You can’t just download new skills from the cloudPublished: 19th January 2023
By: Lasse Hamre
The demand to keep up with the pace of change in our work lives is unparalleled. We can’t think that technology alone will save us.
Over the past five years, HR’s position has changed significantly. Since the pandemic, we’ve become more focused on strategy and operational management, partly because continuous change and learning have become the new normal for most of us. It’s being predicted that at least 50% of employed people will have acquired new skills by 2025.
The first instinct is often to look for solutions within new technologies. But it’s people who must be responsible for the actual change. So, HR has to take on this change as well.
HR must take the lead to create new ways for us to work together.
The way to address the current acute shortage of competent applicants is to upgrade. We have to support “reskilling” and “upskilling” for the employees we already have. We have to learn new things, and we have to learn new things in new ways. We have to love learning.
HR has to love to learn new things about their employees. And HR’s job is to arrange for the employees to be inspired to learn. To try, to fail, to keep going, to keep learning.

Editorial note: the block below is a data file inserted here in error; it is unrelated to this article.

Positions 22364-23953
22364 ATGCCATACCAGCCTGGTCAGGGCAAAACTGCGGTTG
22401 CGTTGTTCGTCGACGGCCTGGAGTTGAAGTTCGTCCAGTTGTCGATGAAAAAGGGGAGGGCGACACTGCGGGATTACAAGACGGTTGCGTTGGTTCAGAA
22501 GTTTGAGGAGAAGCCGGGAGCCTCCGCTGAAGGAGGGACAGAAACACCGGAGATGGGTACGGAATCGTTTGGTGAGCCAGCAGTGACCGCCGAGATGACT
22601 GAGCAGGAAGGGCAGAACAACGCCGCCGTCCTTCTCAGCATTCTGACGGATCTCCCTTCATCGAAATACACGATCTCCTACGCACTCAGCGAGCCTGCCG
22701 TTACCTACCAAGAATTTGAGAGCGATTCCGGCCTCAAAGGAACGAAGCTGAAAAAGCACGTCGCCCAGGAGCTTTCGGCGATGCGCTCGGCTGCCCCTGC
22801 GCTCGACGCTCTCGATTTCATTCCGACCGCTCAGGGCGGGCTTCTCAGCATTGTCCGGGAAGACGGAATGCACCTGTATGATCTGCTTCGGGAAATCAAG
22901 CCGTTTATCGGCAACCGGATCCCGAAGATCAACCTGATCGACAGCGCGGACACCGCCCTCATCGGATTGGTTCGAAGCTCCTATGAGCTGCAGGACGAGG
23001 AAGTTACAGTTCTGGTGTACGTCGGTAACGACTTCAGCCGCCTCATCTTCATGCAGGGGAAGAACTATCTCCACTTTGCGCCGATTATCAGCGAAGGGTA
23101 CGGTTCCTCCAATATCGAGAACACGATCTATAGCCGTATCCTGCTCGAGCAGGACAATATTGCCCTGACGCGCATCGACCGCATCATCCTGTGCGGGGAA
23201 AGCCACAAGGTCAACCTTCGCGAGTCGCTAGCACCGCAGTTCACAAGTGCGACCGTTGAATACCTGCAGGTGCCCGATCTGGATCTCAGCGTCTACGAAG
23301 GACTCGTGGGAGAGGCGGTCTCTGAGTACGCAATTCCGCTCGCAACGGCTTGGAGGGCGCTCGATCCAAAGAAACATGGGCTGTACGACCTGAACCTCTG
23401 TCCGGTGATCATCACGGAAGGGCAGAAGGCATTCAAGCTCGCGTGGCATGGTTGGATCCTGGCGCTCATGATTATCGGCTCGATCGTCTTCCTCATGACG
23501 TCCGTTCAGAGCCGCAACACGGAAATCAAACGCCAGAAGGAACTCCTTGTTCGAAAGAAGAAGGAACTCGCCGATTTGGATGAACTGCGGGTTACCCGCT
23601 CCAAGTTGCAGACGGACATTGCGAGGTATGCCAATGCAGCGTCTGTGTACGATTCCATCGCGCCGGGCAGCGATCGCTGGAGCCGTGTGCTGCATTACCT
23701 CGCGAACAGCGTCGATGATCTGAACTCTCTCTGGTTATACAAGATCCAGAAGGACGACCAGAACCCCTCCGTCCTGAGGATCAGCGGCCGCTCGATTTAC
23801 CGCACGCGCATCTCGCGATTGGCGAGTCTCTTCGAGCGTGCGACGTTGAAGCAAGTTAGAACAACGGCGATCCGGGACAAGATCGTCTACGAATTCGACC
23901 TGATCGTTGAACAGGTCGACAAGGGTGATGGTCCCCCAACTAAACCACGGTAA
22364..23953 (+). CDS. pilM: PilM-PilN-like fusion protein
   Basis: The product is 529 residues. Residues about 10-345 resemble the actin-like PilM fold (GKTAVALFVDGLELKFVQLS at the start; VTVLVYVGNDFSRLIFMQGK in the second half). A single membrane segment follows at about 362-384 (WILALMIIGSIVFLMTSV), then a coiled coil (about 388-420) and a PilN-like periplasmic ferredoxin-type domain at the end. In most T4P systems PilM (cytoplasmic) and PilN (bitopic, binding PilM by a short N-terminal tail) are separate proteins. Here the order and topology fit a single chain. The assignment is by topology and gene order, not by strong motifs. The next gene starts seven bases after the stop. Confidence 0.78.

Those who migrate from a static state to a growth mindset will be the winners. Continuous learning must enter the company’s DNA. With adjustment and learning, frustration and discomfort naturally follow, but this discomfort must be in service of something we want.
Walk the talk
During the pandemic, a digital fatigue set in among people. Everything took place online. All of our meetings, coffee breaks – and learning. Could it be that the fatigue isn’t only due to the media, but may be due to management’s basic attitude toward training employees?
Even when covering the most basic and fundamental aspects of training – which is about compliance, what an employee must know to do the job – digital training has been seen as a means of saving money. Flights, hotels and seminars with subsequent time off, employees away from work for days taking compulsory courses. Of course, those costs add up. Don’t worry, we’ve solved this digitally, we thought.
This equation has thus become established as e-learning = cheap learning. “Skills” are something to be boxed up and sold by many providers, and it can be tempting to choose the least expensive solutions.
The only problem is this: you can’t just download skills from the cloud. Skills are something you acquire by using your knowledge. Learning is tied to action. You learn when you do something.
HR Norway’s recent survey revealed that recruitment is at the top of the list of strategic measures taken to ensure that one’s company remains competitive. “Reskilling” has received very little attention.
If your company is going to assert itself in three to four years’ time, a learning culture must be established, one which permeates the entire organisation. You cannot rely on technology alone to be able to re-train, re-educate and teach new skills. You must establish learning as part of the culture.
You’ve got to walk the talk. Only then will it work.
Learning in teams